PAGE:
This is a culmination of my too many interests. It's is an in-between place. It's more focused than my Myspace blog, but less so than my author blog. Here you can find artwork, photography, writing, poetry, book covers, manga and pointless videos. All of these things mesh together to become a reflection of their creator in an in-between place colored like shadows and flavored like frappuccinos and chocolate. It's one heck of a world.

Thursday, October 28, 2010

The Junior Warlock of Maple Leaf Drive

The Junior Warlock of  Maple Leaf Drive

The house across the street is old and dark. I stare at it anyway, gingerly holding the ice pack to my swollen, black eye. I know Mr. Langstrom will be home soon, and when he is, he’s going to get a surprise!

I move from the window and stop at the tiny pot simmering over the potpourri burner. It isn’t like I can have a full fledged cauldron with a roaring fire in my bedroom. My mom would ask too many questions about that, so it’s miniature for me. Besides, it’s big enough. The essence just needs to be there.

I give the pink liquid inside a stir and mutter the closing words of the spell, “Stelligin mycollick frissel, thermanth omnivoris uncathental.” A small cloud puffs up and then disintegrates, leaving behind a foul odor that makes me cringe. But if I think this is bad, it’s nothing compared to what’s going to happen to him!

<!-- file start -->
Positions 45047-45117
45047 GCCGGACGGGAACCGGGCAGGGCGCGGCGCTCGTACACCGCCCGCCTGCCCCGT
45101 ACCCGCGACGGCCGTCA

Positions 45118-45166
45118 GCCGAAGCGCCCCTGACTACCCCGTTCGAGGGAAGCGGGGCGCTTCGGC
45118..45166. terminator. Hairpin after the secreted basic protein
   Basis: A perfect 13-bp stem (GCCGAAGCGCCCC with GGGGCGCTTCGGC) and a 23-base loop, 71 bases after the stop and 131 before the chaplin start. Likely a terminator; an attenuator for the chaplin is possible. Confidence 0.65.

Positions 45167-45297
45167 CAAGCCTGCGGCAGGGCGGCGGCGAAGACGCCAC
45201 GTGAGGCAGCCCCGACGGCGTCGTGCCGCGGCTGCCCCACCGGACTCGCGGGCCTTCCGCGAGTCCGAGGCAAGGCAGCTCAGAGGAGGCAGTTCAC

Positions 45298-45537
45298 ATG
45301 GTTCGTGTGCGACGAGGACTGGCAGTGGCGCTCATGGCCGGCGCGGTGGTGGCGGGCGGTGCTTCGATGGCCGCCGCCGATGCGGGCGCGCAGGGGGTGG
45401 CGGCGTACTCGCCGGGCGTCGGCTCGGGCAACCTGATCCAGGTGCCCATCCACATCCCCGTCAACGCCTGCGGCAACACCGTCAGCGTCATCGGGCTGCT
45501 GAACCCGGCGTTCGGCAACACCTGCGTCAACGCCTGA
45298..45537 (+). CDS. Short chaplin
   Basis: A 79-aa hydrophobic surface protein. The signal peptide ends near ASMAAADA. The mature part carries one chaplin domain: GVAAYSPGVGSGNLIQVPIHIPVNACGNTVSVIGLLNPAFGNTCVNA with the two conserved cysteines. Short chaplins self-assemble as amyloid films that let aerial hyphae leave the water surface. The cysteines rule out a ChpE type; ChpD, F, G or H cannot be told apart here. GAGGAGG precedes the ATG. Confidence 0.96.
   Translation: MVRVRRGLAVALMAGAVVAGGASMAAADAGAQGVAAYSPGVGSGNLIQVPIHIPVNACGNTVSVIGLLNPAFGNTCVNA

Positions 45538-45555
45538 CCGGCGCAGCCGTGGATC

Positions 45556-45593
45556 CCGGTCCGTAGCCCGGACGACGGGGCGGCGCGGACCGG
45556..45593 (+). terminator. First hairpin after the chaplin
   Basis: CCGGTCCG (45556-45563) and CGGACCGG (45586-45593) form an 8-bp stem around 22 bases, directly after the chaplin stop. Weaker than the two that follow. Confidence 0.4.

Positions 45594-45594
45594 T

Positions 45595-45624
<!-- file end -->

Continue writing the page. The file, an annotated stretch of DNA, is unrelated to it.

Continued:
It’s only a few minutes until I hear his car, and hurry to the window. I watch him get out of his car; he’s six foot, graying hair and watery eyes. He closes the door and troops through the snowy yard, books under his arms, unaware of is waiting inside.

I stifle an evil giggle and watch eagerly. He stops on the porch and shifts the books from one arm to the other, slips the key in the lock and-

“Peter, what are you doing?”

I spin around to find my mom eyeing me suspiciously. She sniffs the air and then seems to instantly zoom in on the potpourri burner. “What on earth did you put in my potpourri pot?”

“Um, just stuff,” I mutter, one eye on the frosty window. But, I’ve missed it. Mr. Langstrom is in his house, the front door is closed, and there is nothing. Didn’t the spell work?

“Well clean it out and get down stairs. Dinner’s ready.” She glares at the room in general as though it’s offensive and then disappears down the stairs. I listen to her heavy footfalls, all the while waiting for something to happen across the street. A light snaps on. Then another. But, that’s it. No screaming, no shouting; nothing.

I finally have to go down to dinner, or risk too much suspicion. I stop and clean out the makeshift cauldron, then head down to find my parents at the table. My dad looks at my swollen eye and whistles, “so what did you do, again?”

“It was that stupid little dog across the street,” I mutter. “Mr. Langstrom’s mutt. It jumped in front of me and I slipped on the icy sidewalk.”

My little sister laughs - again - and my dad just shakes his head. “That dog seems to like you.”

“Like me?” I demanded as I plopped into a chair. “It’s a menace! It’s trying to kill me! I’ve told that rotten Mr. Langstrom before that he better do something about it before I call the pound. And do you know what he said?”

“That he’d send YOU to the pound!” my sister answers.  She’s heard the story before.